Power of Visualization


What is visualisation?

Visualisation is also known as Mental Imagery, or Visual Mental Rehearsal (VMR), and is a technique that has been proven to be extraordinarily successful in producing a specific outcome.

Why is it important?

Visualisation evidence suggests that our mind plays an important role in the creation of our experience, and therefore it may be possible to ‘program' our mind and body to act in a certain way to gain positive results.

What research has been done into the subject of visualisation?

Mental Imagery research has grown significantly in the last few decades, and studies show that the brain does not know the difference between imagining something or actually doing it. Therefore, visualising positive outcomes or successful completion of an outcome enables both the brain and body to become responsive and conditioned to that particular result.

Many sportspeople and athletes have used mental imagery and visualisation to increase their success. In visualisation and mental imagery, the mind believes that the successful result has already been achieved, and thus acts accordingly. This has been especially useful when using visualisation for healing. Dr David Hamilton has documented a wealth of evidence that visualisation has been successful in improving health and well being. This has also been further confirmed by studies using hypnosis to heal.

Outside the laboratory, there is another wealth of experiential evidence owing to the power of visualisation and mental imagery. Hundreds of self development authors, entrepreneurs and successful people have championed the power of visualisation in attaining goals and outcomes.

How is visualisation demonstrated?

Visualisation or Mental Imagery is usually demonstrated through the focused attention on various imagery, usually involving all aspects of your modalities (i.e. imagining what you would see, hear, feel, smell, etc). Visualisation effects on the body can be seen as a psychokinetic (Mind over Matter) effect.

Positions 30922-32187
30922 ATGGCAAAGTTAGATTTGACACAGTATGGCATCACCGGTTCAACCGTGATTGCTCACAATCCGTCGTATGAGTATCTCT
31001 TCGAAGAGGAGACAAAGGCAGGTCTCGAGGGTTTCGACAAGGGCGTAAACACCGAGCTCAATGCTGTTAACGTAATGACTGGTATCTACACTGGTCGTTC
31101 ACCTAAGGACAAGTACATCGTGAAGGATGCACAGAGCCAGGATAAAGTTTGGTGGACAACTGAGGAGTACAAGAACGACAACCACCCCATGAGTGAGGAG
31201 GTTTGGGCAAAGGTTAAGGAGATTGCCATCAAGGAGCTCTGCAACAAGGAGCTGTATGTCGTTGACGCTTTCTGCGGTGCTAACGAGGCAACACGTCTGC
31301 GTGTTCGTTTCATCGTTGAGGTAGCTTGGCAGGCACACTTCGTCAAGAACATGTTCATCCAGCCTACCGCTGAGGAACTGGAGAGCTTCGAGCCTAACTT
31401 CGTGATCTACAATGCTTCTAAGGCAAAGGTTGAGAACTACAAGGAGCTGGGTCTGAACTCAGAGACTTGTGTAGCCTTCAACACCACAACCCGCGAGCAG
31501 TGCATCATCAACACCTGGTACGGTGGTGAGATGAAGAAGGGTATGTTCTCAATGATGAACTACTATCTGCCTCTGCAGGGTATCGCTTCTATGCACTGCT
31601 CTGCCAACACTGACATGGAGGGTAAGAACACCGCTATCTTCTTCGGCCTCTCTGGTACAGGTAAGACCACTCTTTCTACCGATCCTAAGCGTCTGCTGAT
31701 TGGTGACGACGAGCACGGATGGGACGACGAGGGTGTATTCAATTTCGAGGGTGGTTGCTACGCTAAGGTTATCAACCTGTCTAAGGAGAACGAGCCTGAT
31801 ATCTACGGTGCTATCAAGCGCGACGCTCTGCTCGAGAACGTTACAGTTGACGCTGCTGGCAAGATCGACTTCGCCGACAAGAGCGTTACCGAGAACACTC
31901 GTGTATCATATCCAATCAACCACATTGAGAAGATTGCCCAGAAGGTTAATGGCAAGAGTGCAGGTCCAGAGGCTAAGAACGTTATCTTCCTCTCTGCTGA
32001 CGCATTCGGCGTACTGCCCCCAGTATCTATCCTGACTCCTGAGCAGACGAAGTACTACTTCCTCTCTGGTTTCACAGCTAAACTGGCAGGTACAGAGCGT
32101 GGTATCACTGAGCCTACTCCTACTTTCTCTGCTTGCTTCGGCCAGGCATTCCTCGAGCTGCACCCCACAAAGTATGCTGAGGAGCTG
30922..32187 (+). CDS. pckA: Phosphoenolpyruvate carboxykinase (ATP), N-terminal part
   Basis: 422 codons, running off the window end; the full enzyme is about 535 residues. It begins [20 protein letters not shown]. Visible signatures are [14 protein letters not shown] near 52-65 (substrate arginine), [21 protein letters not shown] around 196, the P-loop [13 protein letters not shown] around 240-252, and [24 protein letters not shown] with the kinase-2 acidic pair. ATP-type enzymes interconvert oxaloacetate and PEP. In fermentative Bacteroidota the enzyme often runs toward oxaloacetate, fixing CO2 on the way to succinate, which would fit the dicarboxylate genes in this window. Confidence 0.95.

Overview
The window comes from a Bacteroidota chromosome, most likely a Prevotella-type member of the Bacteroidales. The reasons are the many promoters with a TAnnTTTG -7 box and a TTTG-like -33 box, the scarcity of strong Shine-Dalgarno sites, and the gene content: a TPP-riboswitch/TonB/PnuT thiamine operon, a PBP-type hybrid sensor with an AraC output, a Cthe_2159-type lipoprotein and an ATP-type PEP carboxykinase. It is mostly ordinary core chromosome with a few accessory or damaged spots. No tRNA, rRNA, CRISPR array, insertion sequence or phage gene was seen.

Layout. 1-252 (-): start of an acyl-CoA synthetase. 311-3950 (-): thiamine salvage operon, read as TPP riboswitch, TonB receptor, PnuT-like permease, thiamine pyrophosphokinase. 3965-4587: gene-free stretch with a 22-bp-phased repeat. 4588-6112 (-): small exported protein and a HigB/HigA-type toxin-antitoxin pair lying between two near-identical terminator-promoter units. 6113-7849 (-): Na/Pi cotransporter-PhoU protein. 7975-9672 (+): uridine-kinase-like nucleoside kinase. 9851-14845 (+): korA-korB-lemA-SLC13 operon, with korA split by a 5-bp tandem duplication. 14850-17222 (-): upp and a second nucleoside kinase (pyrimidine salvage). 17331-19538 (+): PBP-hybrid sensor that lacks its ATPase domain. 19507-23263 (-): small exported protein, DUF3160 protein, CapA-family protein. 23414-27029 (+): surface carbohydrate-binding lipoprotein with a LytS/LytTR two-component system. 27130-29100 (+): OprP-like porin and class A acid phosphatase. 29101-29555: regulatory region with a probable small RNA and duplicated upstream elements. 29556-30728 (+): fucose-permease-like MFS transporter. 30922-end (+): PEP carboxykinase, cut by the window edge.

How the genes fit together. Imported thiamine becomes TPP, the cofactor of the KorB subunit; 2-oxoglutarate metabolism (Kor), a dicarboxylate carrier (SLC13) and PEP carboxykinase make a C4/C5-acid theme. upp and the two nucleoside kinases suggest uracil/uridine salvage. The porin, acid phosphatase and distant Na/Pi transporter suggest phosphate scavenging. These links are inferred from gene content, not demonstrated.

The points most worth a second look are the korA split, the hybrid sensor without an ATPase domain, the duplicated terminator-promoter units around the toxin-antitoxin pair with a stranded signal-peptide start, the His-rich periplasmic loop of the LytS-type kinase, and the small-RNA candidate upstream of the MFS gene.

Can you practise visualisation?

Visualisation is already practised unconsciously by everyone; it is however beginning to be harnessed by individuals who would like to direct their consciousness towards a particular outcome. The physical effects of visualisation are evident in a person's physiology- therefore, visualising a positive outcome inadvertently has a positive effect on the biochemistry of the individual.

It is so amazing to think that you can almost fool your brain into thinking that something is real when it actually isn’t – yet! But to be able to take that incredible fact and use it to make your dreams come true, well, that’s just Powerful!

Oh, and did I tell you that it’s actually not only powerful but pretty quick and easy to do too? If you want to know more then read on. If you’re happy with your life the way it is them skip to another article now!

Visualisation doesn’t come naturally to everyone at first, but with practice it becomes easier and easier. It is a fantastic technique for evoking powerful feelings and is also a critical part of any goal achieving process.

The aim of this exercise is to bring to mind a vivid, clear and detailed encounter with what you want to achieve or become. Effective visualisation includes what you SEE, HEAR, FEEL (by touch and emotion) SMELL and TASTE.

Follow the instructions below to begin your journey to effective visualization.

1. Sit comfortably and let yourself relax. If you are tense, your muscles get contradictory messages.

2. Have a specific goal. Decide in advance what skills you want to improve and choose a specific short example of having performed that skill well. Bring to mind, or visualize what your senses were experiencing OR create an ideal performance OR see yourself as having the thing you desire in your life.

3. Use all of your senses. Remember that visualization is not just seeing with the mind’s eye, but also touching, tasting, smelling and recalling how it feels emotionally to perform this way.

4. Breathe deeply and evenly, breathing in the enjoyment and experience of having this thing in your life.

5. Visualise it as if your are achieving your goal right now, reliving what your senses are experiencing.

6. Visualise it at normal speed, except when you want to focus on a specific element of the movement.

7. Enjoy it! This is important.

8. Practise regularly. 5 minutes a day, once a day for two weeks.

You can use this technique to improve a skill or achieve your goals. If you have written goals – make sure you spend some time each day visualising them as if they were already done and celebrate as if it were done!

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